Uma Karmarkar joins Tim to talk about neuromarketing. It’s a leading-edge way scientists have developed to get inside your head to understand your attitudes, preferences and perhaps future behavior when it comes to marketing to you. Uma is an assistant professor of marketing at the University of California at San Diego. Her work takes a closer look at the things that consciously and unconsciously influence how people make decisions. More deeply, she studies how people make buying decisions when they don’t have all of the information or when bias may come to play.
Retired Navy Captain and former corporate CEO Bill Toti joins Tim to talk about life and work after military service, particularly for leaders. You may remember Bill from two of our episodes on the story behind 9/11. He was in the Pentagon when the planes hit. In this episode, Bill talks about a new book he wrote that’s all designed to help military leaders find their place in leadership of society. The book is called, “From CO to CEO: A Practical Guide for Transitioning from Military to Industry Leadership.”
Brian Rosenwald joins Tim to talk about the rise of Rush Limbaugh and conservative talk radio. Brian is the co-editor of a daily Washington Post history blog called “Made by History.” He’s a Scholar in Residence at the University of Pennsylvania. He’s also the author of a new book called: “Talk Radio’s America: how an industry took over a political party that took over the United States.” This Encore Episode was first released February 10, 2020.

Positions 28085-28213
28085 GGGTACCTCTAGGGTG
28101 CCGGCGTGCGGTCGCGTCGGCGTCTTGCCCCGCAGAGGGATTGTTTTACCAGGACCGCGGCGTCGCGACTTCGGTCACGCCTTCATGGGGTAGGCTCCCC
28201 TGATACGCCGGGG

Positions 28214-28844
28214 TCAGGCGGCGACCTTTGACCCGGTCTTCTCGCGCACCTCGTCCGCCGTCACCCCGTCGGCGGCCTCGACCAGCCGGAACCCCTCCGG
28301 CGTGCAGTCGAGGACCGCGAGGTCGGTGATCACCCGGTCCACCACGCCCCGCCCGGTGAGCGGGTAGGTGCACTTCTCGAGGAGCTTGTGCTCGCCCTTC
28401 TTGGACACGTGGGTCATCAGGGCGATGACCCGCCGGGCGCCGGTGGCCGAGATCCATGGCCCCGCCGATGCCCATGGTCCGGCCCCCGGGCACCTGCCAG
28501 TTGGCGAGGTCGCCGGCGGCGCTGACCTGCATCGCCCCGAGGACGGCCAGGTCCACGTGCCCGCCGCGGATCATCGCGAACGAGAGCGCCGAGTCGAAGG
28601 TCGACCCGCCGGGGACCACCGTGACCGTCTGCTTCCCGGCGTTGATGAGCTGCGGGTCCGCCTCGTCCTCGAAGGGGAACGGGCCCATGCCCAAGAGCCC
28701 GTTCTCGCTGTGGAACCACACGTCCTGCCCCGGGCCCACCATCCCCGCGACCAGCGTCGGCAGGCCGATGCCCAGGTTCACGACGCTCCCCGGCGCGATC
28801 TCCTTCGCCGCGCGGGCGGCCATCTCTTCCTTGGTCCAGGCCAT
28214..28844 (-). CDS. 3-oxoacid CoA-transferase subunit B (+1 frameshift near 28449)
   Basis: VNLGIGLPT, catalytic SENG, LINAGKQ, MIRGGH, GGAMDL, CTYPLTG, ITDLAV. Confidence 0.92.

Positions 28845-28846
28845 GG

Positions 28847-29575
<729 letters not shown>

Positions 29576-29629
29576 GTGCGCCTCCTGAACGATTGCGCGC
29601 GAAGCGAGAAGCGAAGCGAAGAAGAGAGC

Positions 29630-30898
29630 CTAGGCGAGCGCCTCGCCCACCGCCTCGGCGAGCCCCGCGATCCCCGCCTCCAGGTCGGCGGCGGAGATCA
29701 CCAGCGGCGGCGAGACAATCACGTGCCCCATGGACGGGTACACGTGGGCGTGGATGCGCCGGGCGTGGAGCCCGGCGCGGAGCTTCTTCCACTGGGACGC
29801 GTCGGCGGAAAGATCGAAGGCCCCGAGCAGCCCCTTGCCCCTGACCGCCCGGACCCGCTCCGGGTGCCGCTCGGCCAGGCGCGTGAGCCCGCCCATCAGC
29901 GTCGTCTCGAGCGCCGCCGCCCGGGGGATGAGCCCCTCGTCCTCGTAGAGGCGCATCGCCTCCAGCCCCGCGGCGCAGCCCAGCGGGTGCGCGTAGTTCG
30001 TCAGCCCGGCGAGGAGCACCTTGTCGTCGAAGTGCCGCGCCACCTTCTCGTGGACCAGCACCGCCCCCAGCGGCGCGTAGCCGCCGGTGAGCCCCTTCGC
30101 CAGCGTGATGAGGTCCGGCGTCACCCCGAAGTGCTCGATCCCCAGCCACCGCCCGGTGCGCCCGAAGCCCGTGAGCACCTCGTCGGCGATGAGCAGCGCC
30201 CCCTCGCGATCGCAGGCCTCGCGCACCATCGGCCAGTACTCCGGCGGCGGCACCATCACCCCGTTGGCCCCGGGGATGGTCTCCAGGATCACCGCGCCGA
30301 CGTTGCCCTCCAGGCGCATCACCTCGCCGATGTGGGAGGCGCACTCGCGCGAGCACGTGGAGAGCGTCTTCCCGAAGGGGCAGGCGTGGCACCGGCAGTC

Jay Baer, the author of the book, “Talk Triggers: The complete guide to creating customers with word of mouth,” joins Tim to talk about the power of word of mouth to sell products or services, increase awareness, educate the public and create a brand. Jay is a very popular keynote speaker, an inductee into the Word of Mouth Marketing Hall of Fame and the author of several books. This Encore Episode was first released in April 2019.
Richard Rhodes won a Pulitzer Prize for his definitive book on the development of nuclear weapons called “The Making of the Atomic Bomb.” It’s one of 26 books he’s written, several of them focused on the world in the nuclear age. He joins Tim to talk about the wartime effort that changed everything, The Manhattan Project. This Encore Episode was first released November 4, 2019.